The “commonplace reality of producing livestock for consumption”

Dear Colleagues:

Home Box Office recently aired a documentary, Death on a Factory Farm. The documentary concerns an undercover investigation of the Wiles Hog Farm in Ohio. The investigator, who worked for the Humane Farming Association, secretly filmed the hideous treatment of the animals and brought his evidence to the local prosecutor, who filed ten criminal charges against Wiles, his son, and an employee.

The outcome of the prosecution? Only one charge resulted in conviction. The punishment? A $250 fine and required training in pig handling and transportation. The defendants and other farmers who supported the defendants argued that the practices depicted in the documentary were not criminal and represented “the commonplace reality of producing livestock for consumption.”

And they were right.

What is depicted in the documentary is, indeed, nothing short of torture. But what happened at the Wiles Farm was no different from what transpires on every large factory farm. What was depicted in the documentary is commonplace. If you ate pork last night, that animal was subjected to more or less the same sort of treatment.

That is why animal advocates should not support the efforts of animal welfare organizations to make animal exploitation more “humane.” Animal exploitation on the scale needed to feed even a small portion of the world’s human population cannot be made more “humane” in any significant way. The economics of production and the property status of animals make it impossible—not just difficult—impossible. We would, of course, still have to deal with the moral question of whether animal use can be justified irrespective of how “humane” it is, but we can be assured that it will never be “humane” because it will always involve a significant degree of torture.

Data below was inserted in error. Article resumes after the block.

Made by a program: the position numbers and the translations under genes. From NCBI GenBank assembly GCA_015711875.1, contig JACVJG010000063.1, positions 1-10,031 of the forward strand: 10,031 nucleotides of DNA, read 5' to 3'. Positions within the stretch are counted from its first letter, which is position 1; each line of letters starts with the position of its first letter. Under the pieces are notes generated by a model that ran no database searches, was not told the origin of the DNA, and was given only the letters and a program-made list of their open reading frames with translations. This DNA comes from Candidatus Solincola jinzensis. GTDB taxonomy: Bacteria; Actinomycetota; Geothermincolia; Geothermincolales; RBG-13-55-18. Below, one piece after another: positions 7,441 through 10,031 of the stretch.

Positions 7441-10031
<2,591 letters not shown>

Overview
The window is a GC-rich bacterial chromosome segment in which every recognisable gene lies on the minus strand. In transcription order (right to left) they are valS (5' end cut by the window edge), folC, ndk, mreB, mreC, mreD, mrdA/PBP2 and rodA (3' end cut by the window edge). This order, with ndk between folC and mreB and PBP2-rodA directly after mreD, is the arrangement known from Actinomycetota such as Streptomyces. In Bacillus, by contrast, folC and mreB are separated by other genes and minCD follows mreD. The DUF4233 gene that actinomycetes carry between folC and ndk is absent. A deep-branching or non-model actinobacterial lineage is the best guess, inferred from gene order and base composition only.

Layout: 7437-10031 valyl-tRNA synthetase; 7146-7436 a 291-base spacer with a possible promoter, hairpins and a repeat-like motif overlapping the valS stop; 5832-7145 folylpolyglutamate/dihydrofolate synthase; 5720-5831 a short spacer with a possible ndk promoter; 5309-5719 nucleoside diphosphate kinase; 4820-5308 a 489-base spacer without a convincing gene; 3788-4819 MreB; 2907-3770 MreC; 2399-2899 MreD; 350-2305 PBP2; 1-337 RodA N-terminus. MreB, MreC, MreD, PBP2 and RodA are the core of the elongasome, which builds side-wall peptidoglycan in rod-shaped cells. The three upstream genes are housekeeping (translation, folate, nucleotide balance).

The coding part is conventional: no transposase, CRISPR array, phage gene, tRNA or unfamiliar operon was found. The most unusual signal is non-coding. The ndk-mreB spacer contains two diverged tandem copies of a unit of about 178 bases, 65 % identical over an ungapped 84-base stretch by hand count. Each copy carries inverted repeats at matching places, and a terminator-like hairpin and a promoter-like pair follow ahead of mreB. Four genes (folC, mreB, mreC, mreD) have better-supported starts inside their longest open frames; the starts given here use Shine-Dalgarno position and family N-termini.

Welfarist reforms such as California’s Proposition 2 or the campaign in favor of gassing chickens are similar to putting pretty wallpaper in a torture chamber. Just as the wallpaper may make those inflicting the torture feel better about their surroundings, these reforms make those who exploit animals—and that includes everyone who supports the demand by consuming flesh, dairy, eggs, etc.—feel better about the fact that they consume animals. Just as the wallpaper does nothing of any significance for the human victims of torture, the window dressing of animal welfare reforms does little for the animal victims of torture.

There is really just one morally sound and practical response to animal exploitation: go vegan and devote whatever time and resources you have to creative, nonviolent vegan education.

Gary L. Francione
© 2009 Gary L. Francione